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BBB Hawk helmet



Good value mid-range road lid

At every product is thoroughly tested for as long as it takes to get a proper insight into how well it works. Our reviewers are experienced cyclists that we trust to be objective. While we strive to ensure that opinions expressed are backed up by facts, reviews are by their nature an informed opinion, not a definitive verdict. We don't intentionally try to break anything (except locks) but we do try to look for weak points in any design. The overall score is not just an average of the other scores: it reflects both a product's function and value – with value determined by how a product compares with items of similar spec, quality, and price.

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BBB’s Hawk is a decent and comfortable lid, straddling the budget to mid-range price points. It looks a lot like MET’s Forte and has what I think of as a ‘universal helmet spec’: it conforms to the EN1078 safety standard; features in mould construction; has easy align straps; and the cradle adjusts with a twisting dial.

With 24 generous vents it scoops enough air to prevent your head boiling in summer but with a Buff or cap underneath isn’t too cold in winter. The pads supplied let you fine-tune the fit and they’re anti-bacterial and washable. Our 52-58cm sized Hawk needed dialling to the tightest setting and fitting with thicker pads for a genuinely secure fit. Higher end BBB road helmets, also named after birds, feature a more refined fitting system.

A single rear reflective helps visibility a bit, though a tiny LED could easily have been incorporated into the adjusting dial for additional winter safety. That said, the Hawk can be equipped with LED lighting systems and similar extras more readily than most road-specific lids.

Out in the real world, I quickly forgot the Hawk’s minor shortcomings. As the tempo increased, the vents admitted plenty of cooling air without leaving me feeling chill. While it didn’t induce ice-cream headaches on fast, blustery descents, those of us with five o’clock shadow hairstyles will still want insulation underneath the helmet when it’s cold, and sudden downpours had me reaching for my Gore-Tex helmet cover.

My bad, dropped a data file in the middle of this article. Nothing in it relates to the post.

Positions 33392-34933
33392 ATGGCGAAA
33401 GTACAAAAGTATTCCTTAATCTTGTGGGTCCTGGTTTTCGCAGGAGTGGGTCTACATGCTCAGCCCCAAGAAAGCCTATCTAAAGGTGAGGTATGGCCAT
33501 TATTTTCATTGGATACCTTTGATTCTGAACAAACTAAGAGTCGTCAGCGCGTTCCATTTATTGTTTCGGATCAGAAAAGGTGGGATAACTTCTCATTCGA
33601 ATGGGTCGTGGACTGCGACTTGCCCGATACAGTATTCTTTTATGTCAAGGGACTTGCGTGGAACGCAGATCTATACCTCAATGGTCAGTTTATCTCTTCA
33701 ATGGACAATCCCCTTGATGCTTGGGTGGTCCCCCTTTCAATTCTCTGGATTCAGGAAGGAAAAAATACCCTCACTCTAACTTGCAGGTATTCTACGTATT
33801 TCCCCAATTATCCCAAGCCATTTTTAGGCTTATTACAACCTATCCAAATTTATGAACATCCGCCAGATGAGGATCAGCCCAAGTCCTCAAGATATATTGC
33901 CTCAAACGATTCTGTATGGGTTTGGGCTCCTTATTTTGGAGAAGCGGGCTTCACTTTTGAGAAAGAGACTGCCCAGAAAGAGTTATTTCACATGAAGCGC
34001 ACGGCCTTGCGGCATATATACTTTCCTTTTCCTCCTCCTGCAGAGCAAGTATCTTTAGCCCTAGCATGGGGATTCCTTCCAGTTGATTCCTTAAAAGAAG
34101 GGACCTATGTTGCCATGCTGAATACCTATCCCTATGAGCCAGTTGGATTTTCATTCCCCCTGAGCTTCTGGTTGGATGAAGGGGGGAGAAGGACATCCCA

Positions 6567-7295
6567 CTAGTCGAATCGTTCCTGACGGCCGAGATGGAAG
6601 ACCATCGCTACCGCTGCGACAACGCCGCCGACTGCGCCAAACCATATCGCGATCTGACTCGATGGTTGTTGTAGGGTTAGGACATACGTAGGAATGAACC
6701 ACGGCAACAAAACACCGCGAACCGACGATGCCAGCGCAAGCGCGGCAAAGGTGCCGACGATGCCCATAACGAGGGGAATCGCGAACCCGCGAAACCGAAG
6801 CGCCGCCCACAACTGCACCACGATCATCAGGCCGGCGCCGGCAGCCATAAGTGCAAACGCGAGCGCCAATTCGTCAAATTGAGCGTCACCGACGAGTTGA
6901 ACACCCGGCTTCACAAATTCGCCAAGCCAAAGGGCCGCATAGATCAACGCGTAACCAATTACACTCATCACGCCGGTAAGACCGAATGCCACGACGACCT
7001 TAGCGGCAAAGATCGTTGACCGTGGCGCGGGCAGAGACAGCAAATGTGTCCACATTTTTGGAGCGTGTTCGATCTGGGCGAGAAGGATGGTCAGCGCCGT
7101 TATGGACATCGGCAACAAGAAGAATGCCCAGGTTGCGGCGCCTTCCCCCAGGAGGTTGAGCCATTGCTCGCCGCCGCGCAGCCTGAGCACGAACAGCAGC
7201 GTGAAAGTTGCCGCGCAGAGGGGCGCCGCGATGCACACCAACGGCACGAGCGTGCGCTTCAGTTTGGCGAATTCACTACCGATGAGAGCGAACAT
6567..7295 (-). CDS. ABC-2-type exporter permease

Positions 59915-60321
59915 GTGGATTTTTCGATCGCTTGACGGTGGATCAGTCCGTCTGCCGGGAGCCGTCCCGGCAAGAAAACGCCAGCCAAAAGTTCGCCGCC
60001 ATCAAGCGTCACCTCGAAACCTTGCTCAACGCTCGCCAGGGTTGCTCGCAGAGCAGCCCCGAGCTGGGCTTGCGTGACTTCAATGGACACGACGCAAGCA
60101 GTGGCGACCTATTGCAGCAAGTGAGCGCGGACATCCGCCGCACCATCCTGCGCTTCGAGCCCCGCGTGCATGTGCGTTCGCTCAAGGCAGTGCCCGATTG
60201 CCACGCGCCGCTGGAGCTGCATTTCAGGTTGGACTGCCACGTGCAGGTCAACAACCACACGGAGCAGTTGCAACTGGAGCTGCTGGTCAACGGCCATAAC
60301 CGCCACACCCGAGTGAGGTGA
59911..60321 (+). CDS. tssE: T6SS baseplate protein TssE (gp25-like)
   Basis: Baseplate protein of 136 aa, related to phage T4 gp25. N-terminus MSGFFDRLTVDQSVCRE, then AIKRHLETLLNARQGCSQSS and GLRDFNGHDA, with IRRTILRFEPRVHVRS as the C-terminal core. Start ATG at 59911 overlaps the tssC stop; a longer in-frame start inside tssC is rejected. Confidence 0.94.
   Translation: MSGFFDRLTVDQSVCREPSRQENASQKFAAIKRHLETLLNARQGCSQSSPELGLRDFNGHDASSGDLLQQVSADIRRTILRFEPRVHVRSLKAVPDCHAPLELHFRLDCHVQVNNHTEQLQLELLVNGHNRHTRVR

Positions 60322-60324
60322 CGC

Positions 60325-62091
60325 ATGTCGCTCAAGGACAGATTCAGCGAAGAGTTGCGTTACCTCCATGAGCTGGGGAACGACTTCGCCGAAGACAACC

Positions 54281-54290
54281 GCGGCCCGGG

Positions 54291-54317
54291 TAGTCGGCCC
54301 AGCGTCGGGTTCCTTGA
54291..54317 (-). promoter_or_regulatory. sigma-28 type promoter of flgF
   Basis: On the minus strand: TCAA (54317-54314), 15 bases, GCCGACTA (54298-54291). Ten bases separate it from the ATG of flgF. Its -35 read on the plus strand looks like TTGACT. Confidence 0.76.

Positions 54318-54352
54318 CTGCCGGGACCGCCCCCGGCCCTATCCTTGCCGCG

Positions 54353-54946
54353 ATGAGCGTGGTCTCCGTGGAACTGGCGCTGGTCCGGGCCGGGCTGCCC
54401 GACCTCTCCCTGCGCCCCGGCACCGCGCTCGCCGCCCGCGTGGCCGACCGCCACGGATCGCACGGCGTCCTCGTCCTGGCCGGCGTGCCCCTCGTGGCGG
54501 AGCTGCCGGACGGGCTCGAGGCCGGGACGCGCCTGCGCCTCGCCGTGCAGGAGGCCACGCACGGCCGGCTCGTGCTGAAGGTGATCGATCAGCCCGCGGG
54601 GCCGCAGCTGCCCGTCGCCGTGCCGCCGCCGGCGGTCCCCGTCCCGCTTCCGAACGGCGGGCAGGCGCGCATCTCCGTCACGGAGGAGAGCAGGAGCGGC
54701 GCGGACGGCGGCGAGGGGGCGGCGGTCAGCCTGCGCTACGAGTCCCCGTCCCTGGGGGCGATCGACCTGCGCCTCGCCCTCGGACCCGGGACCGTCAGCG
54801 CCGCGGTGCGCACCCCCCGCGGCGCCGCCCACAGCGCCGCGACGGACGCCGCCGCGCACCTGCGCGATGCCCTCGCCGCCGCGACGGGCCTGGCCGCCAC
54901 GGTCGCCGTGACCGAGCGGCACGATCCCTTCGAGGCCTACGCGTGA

It’s easy to keep clean: a damp cloth took care of mud, silt and bird droppings. And several weeks of constant service suggests it should, spills allowing, see a good few seasons’ use before retirement. However, in a fiercely competitive market the Hawk isn’t markedly better than a host of similar designs. It’s available in a choice of blue, red, or black.

Good value, if unremarkable mid-range road lid


Good value, if unremarkable, mid range road lid

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Make and model: BBB Hawk helmet

Size tested: blue

Tell us what the product is for, and who it's aimed at. What do the manufacturers say about it? How does that compare to your own feelings about it?

BBB describe the Hawk like this:

■ In mold shell construction.

■ 24 air ventilation vents.

■ Rear ventilation vents for optimum air flow.

■ Adjustable straps for a perfect and comfortable fit.

■ Easy to use DualClose adjustment system.

■ Washable anti-bacterial pads.

■ Reflective stickers at the rear.

■ Sizes: M (54-58cm) & L (58-63cm).

I would add that the Hawk is basically a lower-mid range model great for generic road riding/training and performs these duties very well.

Rate the product for quality of construction:
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Rate the product for value:

Did you enjoy using the product? Yes

Would you consider buying the product? Yes, as a second lid for training/winter

Would you recommend the product to a friend? Yes, in the above context

Overall rating: 7/10

About the tester

Age: 37  Height: 1m 81  Weight: 70 kilos

I usually ride: Rough Stuff Tourer Based around 4130 Univega mtb Frameset  My best bike is: 1955 Holdsworth Road Path and several others including cross & traditional road

I've been riding for: Over 20 years  I ride: Most days  I would class myself as: Experienced

I regularly do the following types of riding: cyclo cross, commuting, touring, fixed/singlespeed, mtb,

Shaun Audane is a freelance writer/product tester with over twenty-eight years riding experience, the last twelve (120,000 miles) spent putting bikes and kit through their paces for a variety of publications. Previous generations of his family worked at manufacturing's sharp end, thus Shaun can weld, has a sound understanding of frame building practice and a preference for steel or titanium framesets.
Citing Richard Ballantine and an Au pair as his earliest cycling influences, he is presently writing a cycling book with particular focus upon women, families and disabled audiences (Having been a registered care manager and coached children at Herne Hill Velodrome in earlier careers)

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